World War Two COLOUR photographs show life in Hitler’s Nazi Germany | History | News

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Second World War in colour: Rare photos show life during the conflict with Germany

A new book from the Imperial War Museums (IWM) includes rarely seen colour images taken by official photographers, as well as news agencies, freelancers and even air crews, many of which are being published for the first time.

The scarcity of colour film and the high cost of reproducing it in printed publications during the World War Two means that for most people today the war is a black and white conflict.

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General Dwight D Eisenhower and his senior commanders at Supreme Allied Headquarters in London, 1944

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US Eighth Air Force, on a mission to attack the U-boat pens at Lorient


The images in this book show the vivid hues of the flames and fabrics, the intense blue skies, the sun-tanned faces and the myriad of colours of military camouflage

Ian Carter


But the photographs in the book, The Second World War in Colour, bring it vividly to life with images that look as if they were taken yesterday – or come from a film set.

They range from the Women’s Auxiliary Air Force preparing parachutes for use during the invasion of Europe to shots of troops in training, stationed in Italy and Tunisia, and sightseeing in Greece.

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Wing Commander James ÔJohnnieÕ Johnson, with his Spitfire and pet Labrador Sally in Normandy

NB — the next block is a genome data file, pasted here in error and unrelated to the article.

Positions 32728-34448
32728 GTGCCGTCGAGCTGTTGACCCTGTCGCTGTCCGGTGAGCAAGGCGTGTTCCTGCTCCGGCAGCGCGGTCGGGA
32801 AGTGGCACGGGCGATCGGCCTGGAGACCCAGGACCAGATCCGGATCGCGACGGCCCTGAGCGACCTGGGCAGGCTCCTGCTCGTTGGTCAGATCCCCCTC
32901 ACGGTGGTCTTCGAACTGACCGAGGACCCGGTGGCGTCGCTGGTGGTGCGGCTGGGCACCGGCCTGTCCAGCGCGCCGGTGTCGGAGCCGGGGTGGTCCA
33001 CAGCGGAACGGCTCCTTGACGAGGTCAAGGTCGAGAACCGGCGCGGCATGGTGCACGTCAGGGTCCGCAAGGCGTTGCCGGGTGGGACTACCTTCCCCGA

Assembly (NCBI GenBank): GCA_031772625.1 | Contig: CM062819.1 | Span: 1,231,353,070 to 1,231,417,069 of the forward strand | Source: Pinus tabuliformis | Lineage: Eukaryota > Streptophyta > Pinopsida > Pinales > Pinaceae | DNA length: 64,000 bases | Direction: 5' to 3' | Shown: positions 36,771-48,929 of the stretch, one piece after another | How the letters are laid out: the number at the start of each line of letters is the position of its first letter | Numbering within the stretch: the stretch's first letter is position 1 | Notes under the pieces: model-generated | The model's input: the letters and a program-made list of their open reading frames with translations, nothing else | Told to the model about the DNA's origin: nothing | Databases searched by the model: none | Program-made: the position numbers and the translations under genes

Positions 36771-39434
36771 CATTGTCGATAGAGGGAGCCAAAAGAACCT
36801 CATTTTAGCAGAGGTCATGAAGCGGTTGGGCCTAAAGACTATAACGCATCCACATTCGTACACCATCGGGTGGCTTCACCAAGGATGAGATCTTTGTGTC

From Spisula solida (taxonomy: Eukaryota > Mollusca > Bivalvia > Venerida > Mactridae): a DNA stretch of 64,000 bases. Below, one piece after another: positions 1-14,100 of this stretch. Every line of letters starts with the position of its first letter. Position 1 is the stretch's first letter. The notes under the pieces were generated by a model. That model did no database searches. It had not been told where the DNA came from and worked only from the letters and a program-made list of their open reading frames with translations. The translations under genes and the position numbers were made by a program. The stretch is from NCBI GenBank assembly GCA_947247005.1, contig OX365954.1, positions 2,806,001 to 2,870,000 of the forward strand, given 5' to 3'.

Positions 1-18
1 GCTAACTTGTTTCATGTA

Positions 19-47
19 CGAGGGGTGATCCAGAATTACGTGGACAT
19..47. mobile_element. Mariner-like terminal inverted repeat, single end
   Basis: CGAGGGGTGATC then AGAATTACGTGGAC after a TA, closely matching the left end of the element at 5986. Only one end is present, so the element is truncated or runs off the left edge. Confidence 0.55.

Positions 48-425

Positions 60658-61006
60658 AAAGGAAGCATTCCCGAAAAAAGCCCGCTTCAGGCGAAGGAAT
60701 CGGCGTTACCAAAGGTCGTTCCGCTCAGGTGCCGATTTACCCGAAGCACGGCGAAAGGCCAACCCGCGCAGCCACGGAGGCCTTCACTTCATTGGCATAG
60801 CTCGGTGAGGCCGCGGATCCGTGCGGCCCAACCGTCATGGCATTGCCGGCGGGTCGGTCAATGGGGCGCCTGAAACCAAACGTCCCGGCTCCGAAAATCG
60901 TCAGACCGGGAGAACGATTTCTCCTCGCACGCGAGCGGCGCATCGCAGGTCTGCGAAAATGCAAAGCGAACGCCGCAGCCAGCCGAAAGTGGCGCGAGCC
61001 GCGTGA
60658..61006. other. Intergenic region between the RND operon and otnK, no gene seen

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German heavy cruiser Admiral Hipper abandoned in dry dock at Kiel

There are images of General Dwight D Eisenhower and his senior commanders at Supreme Allied Headquarters in London in February 1944 and Winston Churchill and his chiefs of staff in the garden at Downing Street in May 1945.

They reveal life on the Home Front, with pictures of bombed out buildings, evacuated children and wounded airmen in their “hospital blues” alongside factories and female plane spotters.

Images portray the fighting fronts, with rare photography of flamethrower tanks in action, Mustangs and Spitfires in flight and the RAF’s top-scoring fighter pilot, Wing Commander Johnnie Johnson, with his pet dog Sally.

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Land Army girls sawing larch poles for use as pit props at the Women’s Timber Corps training camp

No colour film was supplied to British official photographers to document the D-Day landings.

But there are colour pictures of the last months of the war in Europe, including Dutch celebrations after the liberation of Eindhoven, and an image of the spontaneous celebrations of VE Day in Whitehall, central…

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